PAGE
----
Read Acts 20:20-24
ALSO IN SCRIPTURE
“Not that I have already obtained this or have already reached the goal; but I press on to make it my own, because Christ Jesus has made me his own.” (Philippians 3:12)
I have been a life-long fan of the classic horror films. Lon Chaney, Sr.’s “The Phantom of the Opera,” F.W. Murnau’s “Faust”, Lon Chaney, Jr.’s “The Wolfman”, Henry Hull’s “The Werewolf of London”, Bela Legosi’s “Dracula”, Boris Karloff’s “Frankenstein” and “The Mummy”. My all-time favorite horror film from the Silent Film era, is F.W. Murnau’s “Nosferatu: eine Symphonie des Grauens” (translated as “Nosferatu: A Symphony of Horror). The film is a German Expressionist film about a vampire coming to Germany to prey on its citizens and it was loosely based on Bram Stoker’s “Dracula”.
What makes me love this film is its use of lighting and shadow to pull off eerie special effects, the makeup work that was done to Max Schreck who plays the infamous “Count Orlok”, as well as Schreck’s amazing character acting. When watching the film, it is impossible to see Schreck’s Orlok as a “human being.” His rat-like features, pointy ears, sunken eyes, long tallon-like fingers, gaunt and lanky stature, and pale skin really make this character appear to be the monster that he is. Looking at him would make anyone’s skin crawl. Murnau created a film that is timeless and never feels dated, even though it is in black & white and has no audio aside from the music that has been added to it.
Back in 2011, I embarked on a project to rescore “Nosferatu.” There have been many attempts to rescore it, each trying to “update” the music in a way that makes it feel fresh and new; however, I have found every attempt (for the most part) to fall short of the film. None of the soundtracks seemed, in my opinion, to do justice to this film. So I figured I would rescore it, not trying to “update” the score with bells and whistles but, rather, trying to keep it simple and foreboding. I wanted a score that would give one the sense that evil was coming, and the urgency to rid the world of it.
As with all “great” ideas, it sounded much easier than it turned out to be. It is now July of 2014, and I have yet to finish the score. Life came in the way and I became preoccupied in other things. Inevitably, I let the rescoring of “Nosferatu” take a back seat to the “busy-ness” of life. Just recently, I decided to pick the project back up and to work on it whenever I have to the chance too. The more I work on it, the closer I get to completing it, the more and more fulfilled I feel. To be honest, whenever I start something without completing it, I feel incomplete.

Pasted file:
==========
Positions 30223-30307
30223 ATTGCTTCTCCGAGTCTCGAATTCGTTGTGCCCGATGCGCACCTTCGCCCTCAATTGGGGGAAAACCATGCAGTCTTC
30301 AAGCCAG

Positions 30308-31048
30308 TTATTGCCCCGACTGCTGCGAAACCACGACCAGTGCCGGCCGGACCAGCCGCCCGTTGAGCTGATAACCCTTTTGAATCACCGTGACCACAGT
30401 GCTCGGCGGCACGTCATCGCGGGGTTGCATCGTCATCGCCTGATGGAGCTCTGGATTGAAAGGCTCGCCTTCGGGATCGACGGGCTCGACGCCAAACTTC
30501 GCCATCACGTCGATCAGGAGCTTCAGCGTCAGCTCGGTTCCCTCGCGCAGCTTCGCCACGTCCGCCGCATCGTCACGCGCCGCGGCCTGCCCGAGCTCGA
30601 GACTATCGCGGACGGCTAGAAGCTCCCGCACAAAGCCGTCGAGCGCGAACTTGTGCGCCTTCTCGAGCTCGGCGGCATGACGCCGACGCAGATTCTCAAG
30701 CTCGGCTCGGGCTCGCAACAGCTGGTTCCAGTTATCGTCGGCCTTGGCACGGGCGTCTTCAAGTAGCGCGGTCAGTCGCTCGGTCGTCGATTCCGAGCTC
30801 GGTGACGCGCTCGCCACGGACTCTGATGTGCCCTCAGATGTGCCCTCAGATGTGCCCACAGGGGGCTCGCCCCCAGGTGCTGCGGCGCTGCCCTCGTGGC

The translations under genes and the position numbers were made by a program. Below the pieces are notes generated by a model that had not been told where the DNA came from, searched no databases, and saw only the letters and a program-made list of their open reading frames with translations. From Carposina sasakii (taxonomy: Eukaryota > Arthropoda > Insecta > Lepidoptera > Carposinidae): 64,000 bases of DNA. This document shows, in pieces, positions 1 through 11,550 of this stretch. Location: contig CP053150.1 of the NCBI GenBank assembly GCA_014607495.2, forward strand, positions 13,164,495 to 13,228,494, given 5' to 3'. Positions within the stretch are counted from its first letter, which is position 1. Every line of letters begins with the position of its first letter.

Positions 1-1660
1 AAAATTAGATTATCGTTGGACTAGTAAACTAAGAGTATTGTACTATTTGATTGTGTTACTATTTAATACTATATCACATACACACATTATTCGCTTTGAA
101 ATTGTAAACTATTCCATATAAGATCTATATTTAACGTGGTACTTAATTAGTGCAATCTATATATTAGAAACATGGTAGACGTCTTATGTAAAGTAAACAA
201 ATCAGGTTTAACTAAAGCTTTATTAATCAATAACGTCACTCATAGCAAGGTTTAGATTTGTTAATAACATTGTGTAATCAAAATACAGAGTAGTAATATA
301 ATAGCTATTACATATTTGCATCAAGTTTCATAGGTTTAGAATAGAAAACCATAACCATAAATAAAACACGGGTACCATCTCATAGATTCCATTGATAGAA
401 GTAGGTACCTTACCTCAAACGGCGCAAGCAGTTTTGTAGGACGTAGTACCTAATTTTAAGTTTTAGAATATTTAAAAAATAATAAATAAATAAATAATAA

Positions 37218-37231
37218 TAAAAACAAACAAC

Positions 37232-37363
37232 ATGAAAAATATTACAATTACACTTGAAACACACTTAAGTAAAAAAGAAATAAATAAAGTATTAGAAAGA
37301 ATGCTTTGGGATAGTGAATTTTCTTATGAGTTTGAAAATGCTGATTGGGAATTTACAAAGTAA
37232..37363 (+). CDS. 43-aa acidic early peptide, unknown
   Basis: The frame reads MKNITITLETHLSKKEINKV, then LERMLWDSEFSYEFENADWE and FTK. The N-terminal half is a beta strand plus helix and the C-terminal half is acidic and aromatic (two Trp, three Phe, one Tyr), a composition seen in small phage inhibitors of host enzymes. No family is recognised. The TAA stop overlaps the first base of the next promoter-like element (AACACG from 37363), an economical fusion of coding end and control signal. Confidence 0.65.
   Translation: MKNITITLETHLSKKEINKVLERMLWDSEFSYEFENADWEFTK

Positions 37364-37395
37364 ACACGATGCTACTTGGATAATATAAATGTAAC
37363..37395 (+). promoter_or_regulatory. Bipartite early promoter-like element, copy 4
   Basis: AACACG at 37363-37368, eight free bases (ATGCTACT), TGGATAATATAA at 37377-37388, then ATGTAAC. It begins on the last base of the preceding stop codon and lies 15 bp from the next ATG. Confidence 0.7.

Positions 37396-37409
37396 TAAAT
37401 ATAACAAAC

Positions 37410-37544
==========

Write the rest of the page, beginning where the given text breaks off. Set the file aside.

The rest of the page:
While I have been using a “hobby” of mine as an illustration, how much more true is it that we feel incomplete when we don’t finish what Christ has called us, the church, to do. We are all called to be agents of God’s Kingdom of Heaven, of God’s hope, healing and wholeness, and we are all called to do different tasks in order to continue to usher in that Kingdom, on earth as it is in heaven. Yet, often times we get “burned out”, or the “busy-ness” of life gets in our way and we begin to fall away from the task that we’ve all been called to.
In the process, we find ourselves feeling incomplete. We often find ourselves lost, literally, in things that fill our time, but not our souls. Christ is calling us to reprioritize and to recommit our lives to the purpose that God has laid out for us. Let us not be a people that only starts projects, but never sees them through to completion; rather, let us be a people that completes that task at hand. Let us keep fighting the good fight and continuing on in the race. Let us remove the distractions of purposeless “busy-ness” and remember what it is that we’ve been called to do. Once we are realigned with our purpose, we shall feel fulfilled!
THOUGHT OF THE DAY
Efforts and courage are not enough without purpose and direction.” – John F. Kennedy
Lord, remind me of my purpose and spark a passion in me to see it through to completion. Amen.